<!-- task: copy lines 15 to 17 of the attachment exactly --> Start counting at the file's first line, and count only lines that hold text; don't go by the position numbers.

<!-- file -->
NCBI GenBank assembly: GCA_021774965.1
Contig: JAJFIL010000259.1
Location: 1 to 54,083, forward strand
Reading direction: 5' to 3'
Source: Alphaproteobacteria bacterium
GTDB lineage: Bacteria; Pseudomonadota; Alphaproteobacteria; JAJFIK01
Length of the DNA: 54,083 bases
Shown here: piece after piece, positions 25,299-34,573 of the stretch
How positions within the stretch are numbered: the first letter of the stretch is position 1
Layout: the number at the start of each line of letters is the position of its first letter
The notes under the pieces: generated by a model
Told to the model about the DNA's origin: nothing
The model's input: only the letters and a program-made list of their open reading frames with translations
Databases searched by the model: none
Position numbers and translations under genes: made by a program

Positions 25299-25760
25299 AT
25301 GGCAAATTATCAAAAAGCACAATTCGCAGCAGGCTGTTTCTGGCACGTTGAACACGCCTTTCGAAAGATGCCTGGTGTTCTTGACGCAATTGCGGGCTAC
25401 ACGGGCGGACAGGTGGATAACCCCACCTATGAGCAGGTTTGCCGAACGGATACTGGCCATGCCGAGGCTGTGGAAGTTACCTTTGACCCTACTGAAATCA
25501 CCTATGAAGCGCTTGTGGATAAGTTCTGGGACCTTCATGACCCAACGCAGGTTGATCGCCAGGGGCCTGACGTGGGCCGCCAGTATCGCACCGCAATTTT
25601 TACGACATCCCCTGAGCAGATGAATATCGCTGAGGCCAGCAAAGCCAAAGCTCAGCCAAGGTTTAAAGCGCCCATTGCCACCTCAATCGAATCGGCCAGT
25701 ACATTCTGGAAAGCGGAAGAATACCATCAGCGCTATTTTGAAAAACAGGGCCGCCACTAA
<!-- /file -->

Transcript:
Position numbers and translations under genes: made by a program

Positions 25299-25760
25299 AT